A round-up of the latest news from the aviation industry this week.
Air France to close Joon brand
Air France has confirmed it will close down Joon, its airline for millennials, after admitting the brand was “difficult to understand” from the outset for customers, employees and investors.
In a statement, Air France said: “The plurality of brands in the marketplace has created much complexity and unfortunately weakened the power of the Air France brand.”
Joon’s employees and aircraft will now be integrated into Air France.
Air France said it would also be able to ensure “a smooth transition” of the Airbus A350, currently on order, to its fleet.
“All Joon flights currently sold or for sale would of course be operated by Joon until the project is completed, and then taken over by Air France,” a statement added.
“The simplification of the brand portfolio, while capitalising on the Air France mother brand, is an undeniable asset for our employees, our customers, and indeed all stakeholders.”
Delta orders 15 more A220s
Delta Air Lines has ordered 15 additional A220 aircraft, bringing the total number it has on order to 90.
The additional orders are the airline’s first for the -300 model. Delta also converted 35 earlier A220 orders to the larger -300 which, along with 40 of the A220-100 variant still on order, will bring to 50 the number of A220-300s on order.
“These additional A220 aircraft will continue to strategically enable Delta to refresh our fleet, drive further advances in the customer experience and serve as an excellent investment for our customers, employees and shareowners for Delta into the next decade,” said Gil West, Delta’s chief operating officer.
“We look forward to taking our first A220-300 in 2020 at the Airbus assembly facility in Mobile, Alabama.”
Delta placed its initial order for 75 aircraft in 2016.
Supersonic aircraft developer closes $100m funding round
US company Boom Supersonic has closed a $100m Series B investment round, bringing total funding to more than $141m.
Investors, led by Emerson Collective, include Y Combinator Continuity, Caffeinated Capital, and SV Angel as well as founders and early backers of transformative companies like Google, Airbnb, Stripe, and Dropbox.
The proceeds of Boom’s Series B round, which include $56 million in new investment as well as previously-announced strategic investments, allow the company to advance the development of its Mach-2.2 commercial airliner called Overture.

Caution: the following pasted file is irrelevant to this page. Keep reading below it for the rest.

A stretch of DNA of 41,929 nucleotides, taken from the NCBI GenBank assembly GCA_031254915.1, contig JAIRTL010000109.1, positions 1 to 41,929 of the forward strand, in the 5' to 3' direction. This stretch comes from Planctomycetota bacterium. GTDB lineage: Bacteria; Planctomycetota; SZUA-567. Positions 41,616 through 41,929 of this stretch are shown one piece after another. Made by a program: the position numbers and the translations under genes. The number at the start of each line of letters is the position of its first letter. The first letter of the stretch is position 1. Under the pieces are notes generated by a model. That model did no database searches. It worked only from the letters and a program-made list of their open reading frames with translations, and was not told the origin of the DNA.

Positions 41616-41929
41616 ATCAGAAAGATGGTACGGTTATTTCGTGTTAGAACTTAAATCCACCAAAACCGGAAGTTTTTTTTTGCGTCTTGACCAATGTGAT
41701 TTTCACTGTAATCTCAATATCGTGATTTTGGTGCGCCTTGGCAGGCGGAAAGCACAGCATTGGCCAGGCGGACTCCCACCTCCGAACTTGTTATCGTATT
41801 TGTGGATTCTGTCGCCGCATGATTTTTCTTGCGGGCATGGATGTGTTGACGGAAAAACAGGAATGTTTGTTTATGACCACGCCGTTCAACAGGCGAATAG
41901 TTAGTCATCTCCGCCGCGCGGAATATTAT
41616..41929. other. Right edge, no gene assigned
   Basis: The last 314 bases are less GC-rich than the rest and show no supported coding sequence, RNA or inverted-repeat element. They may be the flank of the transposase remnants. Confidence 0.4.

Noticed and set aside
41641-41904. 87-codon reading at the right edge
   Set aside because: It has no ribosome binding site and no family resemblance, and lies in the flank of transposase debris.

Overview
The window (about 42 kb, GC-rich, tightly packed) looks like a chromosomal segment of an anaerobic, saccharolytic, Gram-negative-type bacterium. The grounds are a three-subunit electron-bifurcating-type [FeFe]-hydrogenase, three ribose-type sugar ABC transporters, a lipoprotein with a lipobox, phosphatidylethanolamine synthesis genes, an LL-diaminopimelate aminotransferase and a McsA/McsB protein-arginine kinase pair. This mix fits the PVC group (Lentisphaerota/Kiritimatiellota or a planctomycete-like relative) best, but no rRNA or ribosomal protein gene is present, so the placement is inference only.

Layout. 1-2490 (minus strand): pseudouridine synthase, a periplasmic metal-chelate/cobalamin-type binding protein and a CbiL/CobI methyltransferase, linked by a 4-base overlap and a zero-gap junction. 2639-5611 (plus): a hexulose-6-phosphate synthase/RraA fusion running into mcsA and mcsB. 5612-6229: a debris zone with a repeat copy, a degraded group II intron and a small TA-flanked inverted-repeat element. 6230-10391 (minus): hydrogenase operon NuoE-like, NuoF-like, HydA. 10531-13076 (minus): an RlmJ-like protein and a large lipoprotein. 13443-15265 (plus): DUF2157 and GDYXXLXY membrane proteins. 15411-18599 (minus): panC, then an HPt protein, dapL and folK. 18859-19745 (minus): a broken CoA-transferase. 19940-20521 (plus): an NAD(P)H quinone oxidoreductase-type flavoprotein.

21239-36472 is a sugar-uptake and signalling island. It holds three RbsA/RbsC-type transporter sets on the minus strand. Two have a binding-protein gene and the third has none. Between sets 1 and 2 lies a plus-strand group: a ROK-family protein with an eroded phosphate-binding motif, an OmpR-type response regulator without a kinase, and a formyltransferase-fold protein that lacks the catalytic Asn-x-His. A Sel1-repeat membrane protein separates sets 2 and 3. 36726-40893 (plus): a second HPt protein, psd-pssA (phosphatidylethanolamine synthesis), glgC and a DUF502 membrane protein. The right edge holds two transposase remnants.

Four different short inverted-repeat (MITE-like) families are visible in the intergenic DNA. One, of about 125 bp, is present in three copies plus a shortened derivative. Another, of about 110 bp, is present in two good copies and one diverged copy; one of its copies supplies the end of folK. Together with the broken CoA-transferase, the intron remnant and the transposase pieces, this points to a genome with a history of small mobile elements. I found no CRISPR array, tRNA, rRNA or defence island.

“This new funding allows us to advance work on Overture, the world’s first economically viable supersonic airliner,” said Blake Scholl, founder and CEO of Boom Supersonic.
“At Boom, our vision is to remove the barriers to experiencing the planet. Today, the time and cost of long-distance travel prevent us from connecting with far-off people and places.
“Overture fares will be similar to today’s business class, widening horizons for tens of millions of travellers. Ultimately, our goal is to make high-speed flight affordable to all.”
United’s first 787-10 enters service
On 7 January, United Airlines' first Boeing 787-10 Dreamliner began regular service as UA2418, departing from Los Angeles International Airport traveling to Newark Liberty International Airport.
United is the first carrier in the world to operate all three Dreamliner models, including the 787-8, 787-9 and now the longest model, the 787-10.
As previously announced, the carrier expects its second Dreamliner to enter service between its hubs in San Francisco and New York/Newark in February, and begin international service in March.
Gulf Air to become “boutique” carrier
Bahraini flag carrier Gulf Air intends to pursue a new course as a “boutique” carrier, the company has revealed.
It plans to become “different and unique” in the way it operates compared to bigger airlines that are “more volume driven”. The move is part of the airline’s efforts to better differentiate itself from larger rivals Emirates, Etihad Airways and Qatar Airways.
Chairman Zayed Alzayani said the new boutique business model concept would reinforce its focus on product and customer experience.
Germania explores financing options
German leisure airline Germania is understood to have found an investor to ensure its short-term liquidity needs.
The airline announced on 8 January that it was “examining various financing options” following a “particularly challenging year”.
In a statement it said: “We are focusing on the central question of how we can continue to be effective in a market environment dominated by airlines under larger corporate structures.”
Germania added that it had been hit by “unforeseeable events” in 2018, such as the rise in fuel prices in summer and aircraft phasing delays.
The airline carries more than four million passengers per year on short-haul and medium-haul flights.